Related articles:

Sharp vision sharp mind

The miracle vitamin gets even more miraculous

Lutein and zeaxanthin - nutrients for eye health

For more information on eye nutrition, visit

Monday, November 19, 2012

Retinal tear - what does it mean?

Having a retinal tear does not necessarily mean that your eye is generally unhealthy or compromised.  However, people who are highly myopic have a higher risk of developing a retinal tear because their eye is elongated which puts a strain on the retina. Note that the risk of retinal tears remains even after laser vision correction because laser vision correction does not correct the elongation of the eye.

A retinal tear is usually treated by a surgeon who will use a laser to seal the tear.  Sometimes the tear cannot be sealed completely which will result in a permanent loss of vision in a small part of the visual field of the affected eye.  However, patients usually never notice this because the healthy eye will compensate for the eye with the small tear.

A common sign of a retinal tear is to have flashes or floaters in your vision.  If this happens, see your optometrist right way.  If a retinal tear is found, you will be immediately referred to an eye surgeon for treatment.

After three unsuccessful strabismus surgeries, patient says no more.

Vision Therapy is an effective alternative to strabismus surgery
Here is a recent comment by a reader from Australia on the College of Optometrists in Vision Development blog that nicely illustrates the risks, problems and in inadequacies of strabismus surgery:

I’m from Coogee Beach which is a seaside suburb of Sydney, Australia.

I am the father of Terry who has had two operations in his right eye to correct a squint. When those two operations failed, an unsuccessful operation on the good left eye to try to get binocular vision also failed. The surgeon proposed a 4th operation to which my wife and I hesitated. Terry still tilts his head to one side to avoid double vision since his eyes work separately. He failed the 3D vision test.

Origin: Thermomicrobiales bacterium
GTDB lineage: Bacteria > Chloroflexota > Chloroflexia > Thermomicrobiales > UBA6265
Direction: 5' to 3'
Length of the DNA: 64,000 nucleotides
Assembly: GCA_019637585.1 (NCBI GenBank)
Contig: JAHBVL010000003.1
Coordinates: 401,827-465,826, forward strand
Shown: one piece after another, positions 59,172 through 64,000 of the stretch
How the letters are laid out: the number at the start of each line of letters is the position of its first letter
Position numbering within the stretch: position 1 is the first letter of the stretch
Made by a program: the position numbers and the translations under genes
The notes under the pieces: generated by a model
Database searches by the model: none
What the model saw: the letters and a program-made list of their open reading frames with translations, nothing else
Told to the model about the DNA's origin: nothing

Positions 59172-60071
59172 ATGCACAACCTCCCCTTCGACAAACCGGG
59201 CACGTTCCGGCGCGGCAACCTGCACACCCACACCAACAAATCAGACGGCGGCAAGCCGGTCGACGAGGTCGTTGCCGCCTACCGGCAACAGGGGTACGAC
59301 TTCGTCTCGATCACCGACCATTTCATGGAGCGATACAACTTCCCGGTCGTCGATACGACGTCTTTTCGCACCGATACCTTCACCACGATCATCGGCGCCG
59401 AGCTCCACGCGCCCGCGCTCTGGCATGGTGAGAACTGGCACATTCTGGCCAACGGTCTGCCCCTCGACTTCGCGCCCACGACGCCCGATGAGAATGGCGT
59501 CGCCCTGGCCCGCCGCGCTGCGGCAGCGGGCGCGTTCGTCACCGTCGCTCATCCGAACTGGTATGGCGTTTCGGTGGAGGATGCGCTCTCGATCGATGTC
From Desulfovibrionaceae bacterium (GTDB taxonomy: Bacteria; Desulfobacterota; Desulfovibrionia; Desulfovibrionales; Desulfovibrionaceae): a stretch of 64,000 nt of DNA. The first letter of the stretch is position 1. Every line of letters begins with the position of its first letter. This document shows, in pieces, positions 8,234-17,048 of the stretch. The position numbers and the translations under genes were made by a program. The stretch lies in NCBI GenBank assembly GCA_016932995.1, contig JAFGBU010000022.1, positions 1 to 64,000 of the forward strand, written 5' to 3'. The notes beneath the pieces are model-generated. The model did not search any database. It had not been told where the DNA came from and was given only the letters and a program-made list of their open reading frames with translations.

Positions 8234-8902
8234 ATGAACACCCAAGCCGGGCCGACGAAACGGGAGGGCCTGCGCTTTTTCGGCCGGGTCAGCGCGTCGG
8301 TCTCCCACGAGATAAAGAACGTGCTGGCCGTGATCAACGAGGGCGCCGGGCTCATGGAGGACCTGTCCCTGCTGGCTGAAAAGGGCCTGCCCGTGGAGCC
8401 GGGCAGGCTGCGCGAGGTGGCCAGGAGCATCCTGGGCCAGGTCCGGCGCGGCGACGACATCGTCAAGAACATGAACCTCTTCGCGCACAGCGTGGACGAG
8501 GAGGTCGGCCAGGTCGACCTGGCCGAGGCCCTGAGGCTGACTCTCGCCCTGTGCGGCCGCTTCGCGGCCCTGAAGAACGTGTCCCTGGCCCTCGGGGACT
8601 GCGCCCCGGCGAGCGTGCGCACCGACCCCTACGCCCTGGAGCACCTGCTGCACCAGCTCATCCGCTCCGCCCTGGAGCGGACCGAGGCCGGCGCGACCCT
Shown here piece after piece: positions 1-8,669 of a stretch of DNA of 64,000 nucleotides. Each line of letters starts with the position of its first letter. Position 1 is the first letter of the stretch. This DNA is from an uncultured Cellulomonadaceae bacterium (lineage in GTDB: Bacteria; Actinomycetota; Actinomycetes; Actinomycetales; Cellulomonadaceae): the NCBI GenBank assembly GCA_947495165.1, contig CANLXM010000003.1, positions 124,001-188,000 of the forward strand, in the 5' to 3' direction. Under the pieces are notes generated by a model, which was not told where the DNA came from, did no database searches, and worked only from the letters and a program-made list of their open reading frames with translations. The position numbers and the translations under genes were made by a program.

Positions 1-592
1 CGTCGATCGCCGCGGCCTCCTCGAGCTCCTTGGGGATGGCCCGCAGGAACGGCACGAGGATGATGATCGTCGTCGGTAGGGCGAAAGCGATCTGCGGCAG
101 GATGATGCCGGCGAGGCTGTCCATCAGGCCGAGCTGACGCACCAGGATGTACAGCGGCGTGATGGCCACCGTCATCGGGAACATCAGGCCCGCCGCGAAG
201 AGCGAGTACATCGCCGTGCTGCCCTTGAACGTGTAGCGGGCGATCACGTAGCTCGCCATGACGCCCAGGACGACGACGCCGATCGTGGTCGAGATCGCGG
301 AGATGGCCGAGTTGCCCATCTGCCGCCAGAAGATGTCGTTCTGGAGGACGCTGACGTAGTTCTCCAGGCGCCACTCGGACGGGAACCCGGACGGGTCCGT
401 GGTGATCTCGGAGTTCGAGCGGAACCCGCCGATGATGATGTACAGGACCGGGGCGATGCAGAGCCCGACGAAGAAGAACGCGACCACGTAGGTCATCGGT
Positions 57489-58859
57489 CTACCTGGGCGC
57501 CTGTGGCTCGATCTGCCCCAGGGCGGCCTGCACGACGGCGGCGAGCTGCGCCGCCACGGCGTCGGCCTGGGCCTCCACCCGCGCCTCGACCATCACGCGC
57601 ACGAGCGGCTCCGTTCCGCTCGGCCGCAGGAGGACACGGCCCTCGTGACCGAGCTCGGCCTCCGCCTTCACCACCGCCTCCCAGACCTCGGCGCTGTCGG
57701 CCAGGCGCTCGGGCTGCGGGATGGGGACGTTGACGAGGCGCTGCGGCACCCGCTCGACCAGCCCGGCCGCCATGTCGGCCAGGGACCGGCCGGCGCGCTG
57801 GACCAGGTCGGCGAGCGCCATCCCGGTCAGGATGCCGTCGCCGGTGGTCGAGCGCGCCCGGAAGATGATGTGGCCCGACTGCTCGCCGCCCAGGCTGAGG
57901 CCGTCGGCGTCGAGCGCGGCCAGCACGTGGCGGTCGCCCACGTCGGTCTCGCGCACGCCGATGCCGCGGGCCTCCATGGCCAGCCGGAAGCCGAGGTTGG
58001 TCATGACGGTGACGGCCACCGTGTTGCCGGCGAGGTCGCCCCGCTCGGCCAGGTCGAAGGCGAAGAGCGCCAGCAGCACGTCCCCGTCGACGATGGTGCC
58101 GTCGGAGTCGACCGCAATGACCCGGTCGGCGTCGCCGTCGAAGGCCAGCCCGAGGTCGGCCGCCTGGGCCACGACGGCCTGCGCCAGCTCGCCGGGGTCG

Somehow I found the COVD blog and receive regular emails alerting me to new content. The blog has allowed me to consult with doctors who are members of it who have led me to a specialist vision optometrist at Maroubra Junction in Sydney very near to my home. Terry has been having regular vision therapy devised by Dr Liz Jackson and she has measured improvements from this therapy.

I still follow the blog because of the interesting guest articles and because, from it, I found out about Dr Sue Barry who regained 3D vision in adulthood. So that gives me hope for Terry’s vision therapy being successful. The COVD blog has also alerted me to research which indicates that vision problems in young children is grossly overlooked (pardon the pun). As a result, we’ve had our youngest son Julian screened – so far so good but we will check his vision annually. Please keep this blog going for parents and practitioners for the good of patients like my son Terry!
For more informaiton on strabismus, treatment for strabismus and vision therapy for strabismus, visit

Vision and learning

At Vision Source Vancouver, optometrists help children learn by treating vision problems that interfere wit learning.